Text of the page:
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The Red Book: not quite pink

For the longest time I had a thing for what I call “pink books”.  You know, books withe mostly female characters where the principal protaganists hate each other at the start, yet inevitably fall in love at the end.  Hardly highbrow, but I don’t care.  And why “pink books”?  Well, find the section where they are housed in your local bookstore or library and you will see shelves of almost wall to wall pink.

As I headed into my late twenties, and now early thirties, these books lost something of their fascination for me.  I just found them too trite and frequently poorly written.  I wanted something a little more fluid, a little more challenging, a little more real, a little more grown up.  I tried to find something like that and maybe went too far the other way, reading novels about wars and genocide and mental illness, where love was complicated and infrequent.  Not happy, easy, books.  I missed the lightness of the pink books, but didn’t return to them.

“The Red Book” bridges this divide perfectly.

red book

It revolves around likable, if flawed female protagonists and to, a certain extent, their complex love lives.  But it is so much more than a pink book.

It tackles modern issues

Both the banking crisis and the decline of the conventional newspaper play central roles in this novel.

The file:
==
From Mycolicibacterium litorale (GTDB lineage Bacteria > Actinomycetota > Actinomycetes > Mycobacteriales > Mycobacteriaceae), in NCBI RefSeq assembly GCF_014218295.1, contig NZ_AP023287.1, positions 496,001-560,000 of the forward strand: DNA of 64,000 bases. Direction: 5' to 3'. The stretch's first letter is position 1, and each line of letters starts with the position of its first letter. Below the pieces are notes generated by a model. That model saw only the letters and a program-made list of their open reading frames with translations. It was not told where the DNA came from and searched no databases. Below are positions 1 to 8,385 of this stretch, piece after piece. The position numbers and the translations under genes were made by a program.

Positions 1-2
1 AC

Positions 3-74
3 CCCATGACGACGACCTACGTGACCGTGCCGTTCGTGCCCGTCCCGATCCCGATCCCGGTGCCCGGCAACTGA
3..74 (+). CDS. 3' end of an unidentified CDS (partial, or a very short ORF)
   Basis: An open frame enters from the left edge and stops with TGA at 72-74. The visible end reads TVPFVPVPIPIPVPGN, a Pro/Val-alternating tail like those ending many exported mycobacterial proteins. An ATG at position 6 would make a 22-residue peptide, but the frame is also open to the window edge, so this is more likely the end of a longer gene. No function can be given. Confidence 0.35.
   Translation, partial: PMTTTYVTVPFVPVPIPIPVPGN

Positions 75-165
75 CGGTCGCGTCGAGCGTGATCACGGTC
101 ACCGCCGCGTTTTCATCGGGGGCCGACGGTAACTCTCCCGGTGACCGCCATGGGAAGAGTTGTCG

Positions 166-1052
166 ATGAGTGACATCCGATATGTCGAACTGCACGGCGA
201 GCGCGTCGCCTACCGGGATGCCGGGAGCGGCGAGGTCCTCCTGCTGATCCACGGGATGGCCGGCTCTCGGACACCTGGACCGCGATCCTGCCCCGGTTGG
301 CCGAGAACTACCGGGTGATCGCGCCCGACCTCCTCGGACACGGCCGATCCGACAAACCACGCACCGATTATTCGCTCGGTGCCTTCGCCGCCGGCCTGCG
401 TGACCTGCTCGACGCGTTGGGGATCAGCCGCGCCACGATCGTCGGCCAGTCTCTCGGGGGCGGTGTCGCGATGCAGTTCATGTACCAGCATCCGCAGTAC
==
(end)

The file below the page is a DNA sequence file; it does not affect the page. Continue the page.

“It’s hard to imagine a world without sentences, thoughts, poetry, and prose, and yet every day I see it happening: the shortening of our attention spans, the editors who ask for two hundred words max, the daily fix of small nothings.  A YouTube clip of two monkeys humping; Aunt Mildred’s status update; baseless rumors; lies that become truth simply for having been typed into somebody’s blog.  What can one learn in two hundred words or 140 characters or 35 seconds about anything.  Nothing, it strikes me, that’s worth knowing.”

They are not passed over, or simply used as narrative tools, to twist the plot or locate the period, as they may be in other novels.  They are discussed head on.  And their complexities are raised, for challenging us to feel sympathy for the human impact of the banking crisis on the rich.

It deals with complexity head on

None of the protagonists is perfect.  But they are likable and incredibly human.  They began their adult life in a world of opportunity (they were Harvard friends in the 80s) but did very different things with this opportunity, with different degrees of success and indeed, happiness.

“‘Jesus Christ, Mia’, said Addison, ‘you’ve got to be kidding me! What, so he can get into Harvard?  For all the good it’s done both of us, you’d think you’d be a little more dubious about the Ivy League arms race.  It means nothing, Mia.  Nothing.  Some of the most successful people I know never even went to college!'”

There are no tidy endings

I can’t really tell you about this without ruining the novel but suffice to say it doesn’t all wrap up tidily, with everyone on a “high” like your average pink book.  On the other hand, in some way, it is more inspiring because of its realism and humanity.  When you read a pink book as an adult, you kind of know it’s nothing like your life.  The Red Book feels a lot more plausible.  This may contribute to a feeling that I had throughout, that this would make a brilliant play.  I hope some brilliant playwright feels the same way!


About bloggingthelonglist

An avid reader, but I tend to stick to what I know I am comfortable with. Trying to break out of the comfort zone...

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